I can remember it so well: Dressed in a suit and tie, in my car, in a hotel parking lot. I was early for my meeting, and was killing time listening to sports talk on the radio. Mike Francesca, I think it was. My cell phone's text message noise sounded, bringing inevitable news that somehow seemed shocking: J.D. Salinger was dead.
I was barely able to make it through my stupid meeting. Much wine was poured that night. I dressed all in black the next day.
That's the way it always is with me and my heroes -- their deaths hit me harder and longer than when even family members die. Maybe that's strange, I don't know, but it's the absolute and undeniable truth.
Salinger's death threw me head-long into a reading frenzy. I re-read Catcher, and Nine Stories, and Franny and Zooey, and Roof Beam and Seymour. Then I read (or re-read) a bunch of books ABOUT Salinger:
Salinger: A Biolgraphy by Paul Alexander
At Home in the World by Joyce Maynard
Salinger, Edited by Henry Anatole Grunwald
Dream Catcher by Margaret A. Salinger
J.D. Salinger, Edited by Harold Bloom
New Essays on The Catcher in the Rye, Edited by J. Salzman
J.D. Salinger by Warren French
"A Reading of Salinger's 'Teddy' " by James Bryan
It was a ton of reading, of course, but the task of it seemed to happen separately from myself. The emotion of it seemed to happen as deeply within myself as could be, as intimately as possible. It did not help me "process" the loss, or achieve "closure," or any other Dr. Phil kind of nonsense. All it did, really, was make reading Salinger's stories themselves immensely more enjoyable, because I finally realized just how deep and poignant and full of soul-rattling, life-changing epiphanies they really are.
And then last month a new Salinger biography came out, Salinger: A Life by Kenneth Slawenski. At first I was skeptical: how much new information or insight could it possibly contain? I held off buying it. However, when the reviews starting coming in, they were so overwhelmingly positive that I couldn't resist.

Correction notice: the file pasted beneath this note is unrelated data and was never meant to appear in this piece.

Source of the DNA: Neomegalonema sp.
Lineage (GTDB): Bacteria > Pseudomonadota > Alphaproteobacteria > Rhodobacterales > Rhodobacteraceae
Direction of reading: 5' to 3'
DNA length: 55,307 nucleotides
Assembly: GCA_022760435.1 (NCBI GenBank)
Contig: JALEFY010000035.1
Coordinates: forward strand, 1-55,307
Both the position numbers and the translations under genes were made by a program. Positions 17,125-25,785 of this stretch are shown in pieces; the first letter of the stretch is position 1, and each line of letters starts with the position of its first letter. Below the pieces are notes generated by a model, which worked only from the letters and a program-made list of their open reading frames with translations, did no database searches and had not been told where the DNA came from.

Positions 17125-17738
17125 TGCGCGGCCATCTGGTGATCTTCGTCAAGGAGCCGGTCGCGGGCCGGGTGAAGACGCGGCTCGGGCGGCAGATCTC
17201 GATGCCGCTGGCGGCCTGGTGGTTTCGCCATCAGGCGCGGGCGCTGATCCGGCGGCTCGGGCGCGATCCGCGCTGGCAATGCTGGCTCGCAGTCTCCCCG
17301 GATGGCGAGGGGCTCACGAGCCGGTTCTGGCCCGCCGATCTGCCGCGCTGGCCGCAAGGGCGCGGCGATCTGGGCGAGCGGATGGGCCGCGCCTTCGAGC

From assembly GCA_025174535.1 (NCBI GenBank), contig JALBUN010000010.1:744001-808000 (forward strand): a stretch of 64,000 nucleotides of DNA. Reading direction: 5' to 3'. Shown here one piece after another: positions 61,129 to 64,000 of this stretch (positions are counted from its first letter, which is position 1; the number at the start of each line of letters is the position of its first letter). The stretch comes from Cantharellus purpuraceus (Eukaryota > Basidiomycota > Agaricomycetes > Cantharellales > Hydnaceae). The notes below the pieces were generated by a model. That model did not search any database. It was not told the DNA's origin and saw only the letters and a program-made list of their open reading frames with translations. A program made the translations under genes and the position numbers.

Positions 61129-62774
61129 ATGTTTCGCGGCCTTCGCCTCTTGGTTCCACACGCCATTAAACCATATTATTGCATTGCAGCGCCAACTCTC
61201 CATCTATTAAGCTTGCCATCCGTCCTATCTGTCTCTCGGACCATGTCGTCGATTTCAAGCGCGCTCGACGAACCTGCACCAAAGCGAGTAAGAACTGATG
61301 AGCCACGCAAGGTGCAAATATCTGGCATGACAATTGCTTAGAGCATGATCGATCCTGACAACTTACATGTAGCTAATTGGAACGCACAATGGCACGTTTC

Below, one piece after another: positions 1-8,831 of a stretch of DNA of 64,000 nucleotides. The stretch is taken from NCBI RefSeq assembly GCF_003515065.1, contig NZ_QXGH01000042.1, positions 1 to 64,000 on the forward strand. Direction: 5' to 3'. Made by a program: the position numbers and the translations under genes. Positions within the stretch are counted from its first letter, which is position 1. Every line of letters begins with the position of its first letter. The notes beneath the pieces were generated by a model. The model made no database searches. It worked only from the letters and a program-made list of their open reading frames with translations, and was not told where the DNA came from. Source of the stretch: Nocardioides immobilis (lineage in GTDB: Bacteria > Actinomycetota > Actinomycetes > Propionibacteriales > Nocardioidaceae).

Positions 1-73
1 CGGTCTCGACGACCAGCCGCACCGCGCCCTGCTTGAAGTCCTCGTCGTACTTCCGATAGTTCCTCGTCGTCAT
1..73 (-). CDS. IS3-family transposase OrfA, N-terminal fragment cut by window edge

Let me join in that chorus of positivity for Mr. Slawenski's work. It is better than all of the rest of the books I've read on J.D.S. because he combines the best elements of both biography and critical analysis of the stories, collected and uncollected. He also adds in new and fascinating information on Salinger's life. Especially keen is his analysis of Salinger's World War II experiences and the profound impact they had on his life and fiction. But equally great are his descriptions of Salinger's days before and after the war, including tremendous insight into how these events translate, near-autobiographically, into his stories. One example is the fact that Salinger lost the hauntingly beautiful Oona O'Neill, daughter of the legenday playwright Eugene O'Neill, to an elderly but rich Charlie Chaplin. One gets the feeling that Salinger never really got over it.
Equally fascinating were Mr. Slawenski's insights into the in-fighting among the New Yorker magazine's staff members when it came to Salinger's stories. Katharine White (wife of E.B. White of The Elements of Style fame), for example, wanted to reject "Zooey" (!!!) Then-publisher William Shawn overruled her, and the edition of the magazine featuring Zooey's bathtub-birth into the world completely sold out within days. (And Franny and Zooey today is considered a classic.)
I HIGHLY recommend J.D. Salinger: A Life to any Salinger fan, certainly, or any fan of fiction in general. With many of Salinger's stories there is a subtle item or occurrence or word that carries with it tremendous meaning. If you don't know to look for it or are unaware of its nuanced meanings, you could easily miss it, and therewith, miss the entire potency of the story. Mr. Slawenski is quite skilled at uncovering those hidden gem-aspects to the stories and should be saluted for bringing them into the light.
After reading A Life, I found myself rushing back to the Salinger stories, just to see if I agreed with Mr. Slawenski's analysis or not, and I enjoyed just thinking about the stories from a different angle. Maybe you will, too.
"Buddy is engaged elsewhere for an indefinite period of time." - Seymour Glass, a Devega Bicycle if ever there was one.
You can purchase J.D. Salinger: A Life by clicking on this link or the button below.